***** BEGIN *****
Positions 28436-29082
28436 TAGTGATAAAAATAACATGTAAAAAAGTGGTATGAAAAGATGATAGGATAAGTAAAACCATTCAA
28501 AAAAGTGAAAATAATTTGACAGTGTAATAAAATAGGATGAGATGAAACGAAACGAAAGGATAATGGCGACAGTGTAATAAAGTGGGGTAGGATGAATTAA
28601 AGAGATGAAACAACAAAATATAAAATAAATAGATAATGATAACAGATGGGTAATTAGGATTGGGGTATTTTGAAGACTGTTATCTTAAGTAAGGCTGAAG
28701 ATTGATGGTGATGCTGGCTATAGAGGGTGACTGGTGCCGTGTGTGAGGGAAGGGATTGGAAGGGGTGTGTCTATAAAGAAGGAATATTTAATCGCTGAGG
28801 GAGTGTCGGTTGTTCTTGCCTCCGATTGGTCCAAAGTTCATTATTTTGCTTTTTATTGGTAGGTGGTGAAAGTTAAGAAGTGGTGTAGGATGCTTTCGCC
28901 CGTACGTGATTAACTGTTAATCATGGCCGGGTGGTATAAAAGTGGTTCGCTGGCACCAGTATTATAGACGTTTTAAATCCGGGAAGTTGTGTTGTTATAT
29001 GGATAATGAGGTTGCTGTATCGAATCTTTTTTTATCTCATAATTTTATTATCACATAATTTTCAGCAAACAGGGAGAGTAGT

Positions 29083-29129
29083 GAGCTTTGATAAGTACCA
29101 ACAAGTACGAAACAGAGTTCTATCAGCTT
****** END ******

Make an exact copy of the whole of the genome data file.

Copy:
Positions 28436-29082
28436 TAGTGATAAAAATAACATGTAAAAAAGTGGTATGAAAAGATGATAGGATAAGTAAAACCATTCAA
28501 AAAAGTGAAAATAATTTGACAGTGTAATAAAATAGGATGAGATGAAACGAAACGAAAGGATAATGGCGACAGTGTAATAAAGTGGGGTAGGATGAATTAA
28601 AGAGATGAAACAACAAAATATAAAATAAATAGATAATGATAACAGATGGGTAATTAGGATTGGGGTATTTTGAAGACTGTTATCTTAAGTAAGGCTGAAG
28701 ATTGATGGTGATGCTGGCTATAGAGGGTGACTGGTGCCGTGTGTGAGGGAAGGGATTGGAAGGGGTGTGTCTATAAAGAAGGAATATTTAATCGCTGAGG
28801 GAGTGTCGGTTGTTCTTGCCTCCGATTGGTCCAAAGTTCATTATTTTGCTTTTTATTGGTAGGTGGTGAAAGTTAAGAAGTGGTGTAGGATGCTTTCGCC
28901 CGTACGTGATTAACTGTTAATCATGGCCGGGTGGTATAAAAGTGGTTCGCTGGCACCAGTATTATAGACGTTTTAAATCCGGGAAGTTGTGTTGTTATAT
29001 GGATAATGAGGTTGCTGTATCGAATCTTTTTTTATCTCATAATTTTATTATCACATAATTTTCAGCAAACAGGGAGAGTAGT

Positions 29083-29129
29083 GAGCTTTGATAAGTACCA
29101 ACAAGTACGAAACAGAGTTCTATCAGCTT